Agencies network to support positive outcomes for rangatahi

Published: Nov 6, 2019 · Updated: Dec 1, 2020

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  • Hawke's Bay

Local and central government are successfully working together to improve the prospects of 16 to 24 year olds in the Hawkes Bay region.

Dean Taiti standing at a workbench.

Dean Tiaiti is grateful to be learning a trade thanks to help from a local and central government programme collaborating to find ways to help youth.

The Hasting District Council’s Mahi For Youth team funded through the government's He Poutama Rangatahi (HPR) programme work with youth who need support to get in to employment, education, and or training.

He Poutama Rangatahi (HPR) programme

Over the past two years they have connected with 317 rangatahi, helping 173 into employment, training or education. The Mahi for Youth programme has received $460,000 from HPR. The Mahi For Youth team has three staff or connectors who work with youth, employers and whanau.

One young person who has reaped the benefits of their support is Dean Tiaiti, aged 20. Dean had been off work in May last year when he came across a Facebook post talking about the council’s support. He emailed the Youth Connector, Ryan, who supported him to put together a CV, gain a driver’s licence and get a job as an orchard hand. It wasn’t all smooth sailing, Dean left that job and went back to a previous job, but again it didn’t work out so he reached out again to Ryan.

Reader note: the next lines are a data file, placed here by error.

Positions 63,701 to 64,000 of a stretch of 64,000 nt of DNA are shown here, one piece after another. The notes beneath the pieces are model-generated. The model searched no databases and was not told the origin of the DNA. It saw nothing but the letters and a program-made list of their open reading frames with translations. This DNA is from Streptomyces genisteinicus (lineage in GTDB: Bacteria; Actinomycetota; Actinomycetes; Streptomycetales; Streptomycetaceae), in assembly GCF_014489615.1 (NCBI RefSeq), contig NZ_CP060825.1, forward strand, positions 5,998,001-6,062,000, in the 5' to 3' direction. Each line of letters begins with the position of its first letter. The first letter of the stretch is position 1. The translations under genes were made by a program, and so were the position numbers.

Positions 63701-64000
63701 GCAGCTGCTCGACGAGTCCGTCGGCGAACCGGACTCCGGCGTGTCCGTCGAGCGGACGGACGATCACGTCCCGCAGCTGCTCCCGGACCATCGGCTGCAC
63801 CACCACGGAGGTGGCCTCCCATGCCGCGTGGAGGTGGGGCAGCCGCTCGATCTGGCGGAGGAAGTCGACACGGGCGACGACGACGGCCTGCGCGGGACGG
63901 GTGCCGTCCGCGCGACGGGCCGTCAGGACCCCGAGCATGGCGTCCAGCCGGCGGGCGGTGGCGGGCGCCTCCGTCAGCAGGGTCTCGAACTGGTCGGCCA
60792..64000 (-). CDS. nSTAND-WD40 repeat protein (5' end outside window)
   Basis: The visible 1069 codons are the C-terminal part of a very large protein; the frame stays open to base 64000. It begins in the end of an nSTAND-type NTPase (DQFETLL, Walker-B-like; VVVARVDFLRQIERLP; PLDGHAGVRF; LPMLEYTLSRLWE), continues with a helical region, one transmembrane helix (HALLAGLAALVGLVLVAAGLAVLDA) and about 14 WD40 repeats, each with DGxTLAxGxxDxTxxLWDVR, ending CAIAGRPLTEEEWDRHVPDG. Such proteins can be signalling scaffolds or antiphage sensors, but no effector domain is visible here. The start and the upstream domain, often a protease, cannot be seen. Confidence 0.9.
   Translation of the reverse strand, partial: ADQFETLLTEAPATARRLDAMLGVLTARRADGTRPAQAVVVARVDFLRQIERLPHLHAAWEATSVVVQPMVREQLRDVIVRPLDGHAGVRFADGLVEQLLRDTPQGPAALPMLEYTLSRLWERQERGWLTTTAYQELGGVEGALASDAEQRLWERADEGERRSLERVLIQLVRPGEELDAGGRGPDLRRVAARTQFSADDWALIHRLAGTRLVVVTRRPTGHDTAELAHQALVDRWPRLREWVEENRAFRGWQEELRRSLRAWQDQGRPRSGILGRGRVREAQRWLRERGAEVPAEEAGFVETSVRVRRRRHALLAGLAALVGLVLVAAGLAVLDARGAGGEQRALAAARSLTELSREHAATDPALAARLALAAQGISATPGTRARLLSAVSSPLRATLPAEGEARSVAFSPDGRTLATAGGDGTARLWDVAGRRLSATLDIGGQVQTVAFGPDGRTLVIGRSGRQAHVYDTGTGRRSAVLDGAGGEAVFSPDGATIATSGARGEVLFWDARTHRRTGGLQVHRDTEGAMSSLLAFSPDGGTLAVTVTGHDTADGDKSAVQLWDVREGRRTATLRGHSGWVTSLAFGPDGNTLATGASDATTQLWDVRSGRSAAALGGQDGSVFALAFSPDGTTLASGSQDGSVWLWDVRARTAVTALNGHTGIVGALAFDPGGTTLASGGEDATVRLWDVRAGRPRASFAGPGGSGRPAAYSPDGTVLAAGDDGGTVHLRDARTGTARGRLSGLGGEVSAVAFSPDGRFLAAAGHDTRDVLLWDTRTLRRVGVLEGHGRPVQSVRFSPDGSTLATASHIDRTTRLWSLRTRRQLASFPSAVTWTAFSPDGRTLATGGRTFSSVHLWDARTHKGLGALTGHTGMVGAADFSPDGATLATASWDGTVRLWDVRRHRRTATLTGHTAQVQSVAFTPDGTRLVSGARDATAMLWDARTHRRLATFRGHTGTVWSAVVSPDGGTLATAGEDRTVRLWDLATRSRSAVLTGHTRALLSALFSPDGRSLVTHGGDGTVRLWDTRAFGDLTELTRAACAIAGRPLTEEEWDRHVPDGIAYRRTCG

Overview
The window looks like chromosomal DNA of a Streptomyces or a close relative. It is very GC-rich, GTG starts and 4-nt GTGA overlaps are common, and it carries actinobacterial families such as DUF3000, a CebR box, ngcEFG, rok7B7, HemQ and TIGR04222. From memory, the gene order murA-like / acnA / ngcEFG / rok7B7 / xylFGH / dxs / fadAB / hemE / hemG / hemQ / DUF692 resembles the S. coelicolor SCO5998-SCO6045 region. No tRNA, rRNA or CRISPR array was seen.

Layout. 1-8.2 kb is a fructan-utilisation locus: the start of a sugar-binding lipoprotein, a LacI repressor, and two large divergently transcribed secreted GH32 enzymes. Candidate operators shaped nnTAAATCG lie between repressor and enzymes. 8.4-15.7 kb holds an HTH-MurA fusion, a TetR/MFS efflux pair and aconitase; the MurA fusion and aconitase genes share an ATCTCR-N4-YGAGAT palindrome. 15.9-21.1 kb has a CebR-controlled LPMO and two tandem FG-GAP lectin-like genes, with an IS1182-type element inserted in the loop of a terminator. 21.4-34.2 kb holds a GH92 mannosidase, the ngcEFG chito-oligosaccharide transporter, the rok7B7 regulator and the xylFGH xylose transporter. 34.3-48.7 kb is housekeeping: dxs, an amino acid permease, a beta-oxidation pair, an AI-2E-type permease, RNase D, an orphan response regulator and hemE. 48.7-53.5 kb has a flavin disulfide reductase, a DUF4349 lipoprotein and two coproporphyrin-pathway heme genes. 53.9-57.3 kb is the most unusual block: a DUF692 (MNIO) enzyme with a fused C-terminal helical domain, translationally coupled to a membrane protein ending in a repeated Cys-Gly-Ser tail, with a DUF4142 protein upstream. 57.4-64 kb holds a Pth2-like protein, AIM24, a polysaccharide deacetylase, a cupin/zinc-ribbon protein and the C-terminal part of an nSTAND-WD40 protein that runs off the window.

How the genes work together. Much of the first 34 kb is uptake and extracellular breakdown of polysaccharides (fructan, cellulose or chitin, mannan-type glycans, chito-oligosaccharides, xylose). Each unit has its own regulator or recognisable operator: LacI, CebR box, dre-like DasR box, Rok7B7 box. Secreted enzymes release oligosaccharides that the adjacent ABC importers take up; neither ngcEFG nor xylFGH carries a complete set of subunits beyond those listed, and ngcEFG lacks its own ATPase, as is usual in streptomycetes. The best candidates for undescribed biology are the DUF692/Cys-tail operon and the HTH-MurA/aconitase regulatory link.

Several months earlier Sasha, the Employer Connector, had seen a job advertised at Lacquerland, a local furniture finishing company. The role had been filled but when that employee didn’t work out Lacquerland got back in touch to see if the Mahi for Youth team could help.

George Johnson at Lacquerland said working with Sasha and her team had made it a lot easier to find a suitable candidate. “On the first meeting the team came and looked at what we do. I was able to tell them the sort of person I need to make my business work better.”

The following day Dean, accompanied by Sasha and Ryan went for a site visit and he was offered the job on the spot. Three months in and George is pleased to report Dean is “working out well”. Dean had always wanted a trade and Lacquerland was keen to support him so Sasha in her role as the Employer Connector worked with a Hastings based Ministry of Social Development work broker to get a Mana in Mahi application approved.

The team then connected with Competenz (an Industry Training Organisation) to help Dean get his studies underway. Now Dean will spend the next three years working towards an apprenticeship in furniture finishing and is happy with the way things have turned out. With his first Mana in Mahi incentive payment he is stoked to have been able to buy his first car – and retire his skateboard on those cold Hawke’s Bay mornings.

“I had been struggling finding jobs but things are good now. I’m liking gaining the knowledge – it’s set me up for the next three years if not more.”